Asia News Mar 13

Iran seeks IMF help for first time in 50 years

Tehran is seeking $5 billion in emergency funds to help fight the coronavirus 

by AFP
Iran seeks IMF help for first time since the Shah
Iranian President Hassan Rouhani walks past a portrait of Supreme Leader Ayatollah Ali Khamenei as he arrives for a news conference in the capital Tehran in February 2020. File photo: AFP / Atta Kenare

Iran said it has asked the IMF for its first loan since the time of the Shah to combat a coronavirus outbreak that has claimed 429 lives and infected more than 10,000 people.

Foreign Minister Mohammad Javad Zarif announced the request on Twitter, calling on the International Monetary Fund to “stand on the right side of history.”

In a letter to UN Secretary-General Antonio Guterres, Zarif also called for an end to US sanctions, which he said were “undermining our efforts to fight the Covid-19 epidemic in Iran.”

If Iran does get a loan from the IMF, where its arch foe the United States has a virtual veto on decisions, it would be its first in the Islamic Republic’s history.

News of the request came as Iran reported another 75 deaths from the illness – the highest single-day toll since the Islamic republic announced its first casualties last month.

The outbreak of the novel coronavirus in Iran is one of the deadliest outside China, where the disease originated.

‘Right side of history’

In his appeal for an IMF loan, Zarif cited a joint statement dated March 2 in which the IMF and World Bank said they would “use our available instruments to the fullest extent possible, including emergency financing” to help countries fight the virus.

“Our central bank requested access to this facility immediately,” Iran’s top diplomat tweeted.

Iranian women in masks
  • Iranian women take precautions against the spreading disease

Zarif said the IMF and its board “should adhere to fund’s mandate, stand on right side of history and act responsibly.”

Iran has not received assistance from the IMF since a “standby credit” issued between 1960 and 1962, according to the fund’s data.

According to the IMF’s website, a Rapid Financial Instrument “is available to all member countries facing an urgent balance of payments need.”

In an Instagram post picked up by state news agency IRNA, Iran’s central bank governor Abdolnasser Hemmati claimed to have formally requested access to the Rapid Financial Instrument by letter on March 6.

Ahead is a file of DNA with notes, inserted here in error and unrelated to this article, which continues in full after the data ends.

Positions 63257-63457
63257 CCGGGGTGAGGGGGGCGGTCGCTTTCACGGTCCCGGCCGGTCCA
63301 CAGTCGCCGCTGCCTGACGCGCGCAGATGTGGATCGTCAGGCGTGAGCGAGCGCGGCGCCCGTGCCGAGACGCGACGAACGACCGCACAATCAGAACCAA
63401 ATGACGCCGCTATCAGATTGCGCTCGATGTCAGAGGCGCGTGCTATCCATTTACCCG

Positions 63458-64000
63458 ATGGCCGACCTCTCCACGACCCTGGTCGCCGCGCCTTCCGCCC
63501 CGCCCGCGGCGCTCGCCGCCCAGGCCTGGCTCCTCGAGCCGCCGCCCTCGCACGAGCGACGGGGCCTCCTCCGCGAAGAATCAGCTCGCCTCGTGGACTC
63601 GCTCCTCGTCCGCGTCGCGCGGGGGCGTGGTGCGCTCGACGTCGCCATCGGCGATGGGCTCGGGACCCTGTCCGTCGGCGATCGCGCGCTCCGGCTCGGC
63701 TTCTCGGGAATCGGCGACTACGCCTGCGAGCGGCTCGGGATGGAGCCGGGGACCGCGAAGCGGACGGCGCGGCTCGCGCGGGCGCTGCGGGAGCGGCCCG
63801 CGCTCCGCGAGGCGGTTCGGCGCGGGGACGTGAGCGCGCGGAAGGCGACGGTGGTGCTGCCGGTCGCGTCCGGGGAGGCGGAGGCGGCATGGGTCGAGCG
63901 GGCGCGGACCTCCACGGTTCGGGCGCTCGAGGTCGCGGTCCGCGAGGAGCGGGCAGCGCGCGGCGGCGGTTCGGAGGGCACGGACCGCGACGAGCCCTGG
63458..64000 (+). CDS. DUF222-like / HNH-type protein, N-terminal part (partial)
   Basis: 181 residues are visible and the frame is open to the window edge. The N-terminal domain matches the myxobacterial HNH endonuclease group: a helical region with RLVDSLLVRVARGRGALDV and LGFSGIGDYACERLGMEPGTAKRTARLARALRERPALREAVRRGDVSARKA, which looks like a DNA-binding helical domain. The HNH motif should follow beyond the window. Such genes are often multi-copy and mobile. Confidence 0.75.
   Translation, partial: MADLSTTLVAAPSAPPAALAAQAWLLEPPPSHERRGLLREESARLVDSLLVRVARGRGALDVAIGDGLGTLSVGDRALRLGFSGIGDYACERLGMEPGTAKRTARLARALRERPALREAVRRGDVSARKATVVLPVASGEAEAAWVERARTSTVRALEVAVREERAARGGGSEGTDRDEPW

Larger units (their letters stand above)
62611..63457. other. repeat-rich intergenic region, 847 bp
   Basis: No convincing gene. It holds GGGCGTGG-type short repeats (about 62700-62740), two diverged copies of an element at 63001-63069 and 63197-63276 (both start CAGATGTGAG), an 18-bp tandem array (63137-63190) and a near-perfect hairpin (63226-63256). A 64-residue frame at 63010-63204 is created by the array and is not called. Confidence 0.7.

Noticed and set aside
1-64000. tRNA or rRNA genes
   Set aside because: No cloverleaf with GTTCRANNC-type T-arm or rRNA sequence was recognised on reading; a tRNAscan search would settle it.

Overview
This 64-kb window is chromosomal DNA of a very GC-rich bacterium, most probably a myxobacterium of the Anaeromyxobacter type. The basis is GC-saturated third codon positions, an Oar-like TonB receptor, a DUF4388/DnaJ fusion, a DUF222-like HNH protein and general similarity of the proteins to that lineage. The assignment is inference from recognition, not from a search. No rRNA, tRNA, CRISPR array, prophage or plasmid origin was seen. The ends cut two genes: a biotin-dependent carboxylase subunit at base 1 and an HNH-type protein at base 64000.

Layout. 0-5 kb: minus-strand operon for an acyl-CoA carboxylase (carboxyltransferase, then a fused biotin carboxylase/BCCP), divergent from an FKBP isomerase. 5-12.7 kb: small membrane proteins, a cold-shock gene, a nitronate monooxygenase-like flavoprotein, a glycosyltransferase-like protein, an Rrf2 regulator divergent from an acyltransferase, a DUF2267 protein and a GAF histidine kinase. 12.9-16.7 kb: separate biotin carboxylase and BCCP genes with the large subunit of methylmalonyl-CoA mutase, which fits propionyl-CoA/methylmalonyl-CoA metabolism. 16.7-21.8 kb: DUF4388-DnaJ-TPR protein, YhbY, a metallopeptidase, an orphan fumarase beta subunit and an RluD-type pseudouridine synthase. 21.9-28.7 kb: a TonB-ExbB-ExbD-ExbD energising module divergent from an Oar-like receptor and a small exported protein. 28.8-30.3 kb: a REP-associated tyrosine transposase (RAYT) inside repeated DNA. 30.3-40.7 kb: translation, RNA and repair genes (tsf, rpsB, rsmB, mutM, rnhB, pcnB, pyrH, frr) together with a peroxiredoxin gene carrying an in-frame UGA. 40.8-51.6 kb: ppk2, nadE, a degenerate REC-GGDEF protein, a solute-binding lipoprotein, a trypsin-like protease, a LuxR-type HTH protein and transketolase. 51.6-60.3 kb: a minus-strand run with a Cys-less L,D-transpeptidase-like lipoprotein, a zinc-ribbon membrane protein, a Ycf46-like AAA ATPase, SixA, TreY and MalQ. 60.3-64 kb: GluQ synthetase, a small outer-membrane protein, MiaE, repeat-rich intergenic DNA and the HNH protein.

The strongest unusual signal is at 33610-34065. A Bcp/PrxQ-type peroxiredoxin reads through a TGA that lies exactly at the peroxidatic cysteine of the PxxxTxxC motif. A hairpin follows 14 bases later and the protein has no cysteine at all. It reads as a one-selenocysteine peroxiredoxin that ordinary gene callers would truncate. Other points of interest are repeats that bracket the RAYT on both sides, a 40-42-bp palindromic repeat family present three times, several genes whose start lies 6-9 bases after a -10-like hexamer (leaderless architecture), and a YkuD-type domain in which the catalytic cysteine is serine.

“Given the widespread prevalence of coronavirus in our country and the need to continue to take strong measures to prevent and cure (the disease), and to address its economic impact,” Iran was asking for “about $5 billion” in assistance, Hemmati wrote.

Shortages of supplies

The United States has been pursuing a policy of “maximum pressure” aimed at crippling the finances of Iran’s government.

President Donald Trump launched the campaign in 2018 after unilaterally withdrawing the US from a nuclear deal between Iran and world powers and reimposing sanctions on the Islamic republic.

In a separate tweet, Zarif slammed “restrictions” on access to medicine and equipment needed in the coronavirus fight, in a clear reference to the US sanctions.

“Iranian care personnel are courageously battling #Covid-19 on frontlines,” he wrote. “Their efforts are stymied by vast shortages caused by restrictions on our people’s access to medicine/equipment.”

His tweet was accompanied by a document listing Iran’s medical needs, including millions of face masks, gloves and coronavirus diagnostic kits.

In theory, humanitarian items are exempt from the US sanctions, but in reality banks tend to turn down transactions involving Iran to avoid being exposed to potential litigation.

The World Health Organisation on Wednesday called for Iran to be given greater assistance in its fight to bring the outbreak under control.

“Iran is doing its best … We are trying to mobilise more support for Iran,” WHO chief Tedros Adhanom Ghebreyesus said, adding the country needed more supplies.

Iran announced its first coronavirus deaths in the Shiite holy city of Qom on February 19.

It is yet to officially impose any lockdowns but authorities have repeatedly called on people to refrain from traveling.

They have closed schools and universities and resorted to shutting hotels and other tourist accommodation to discourage movement.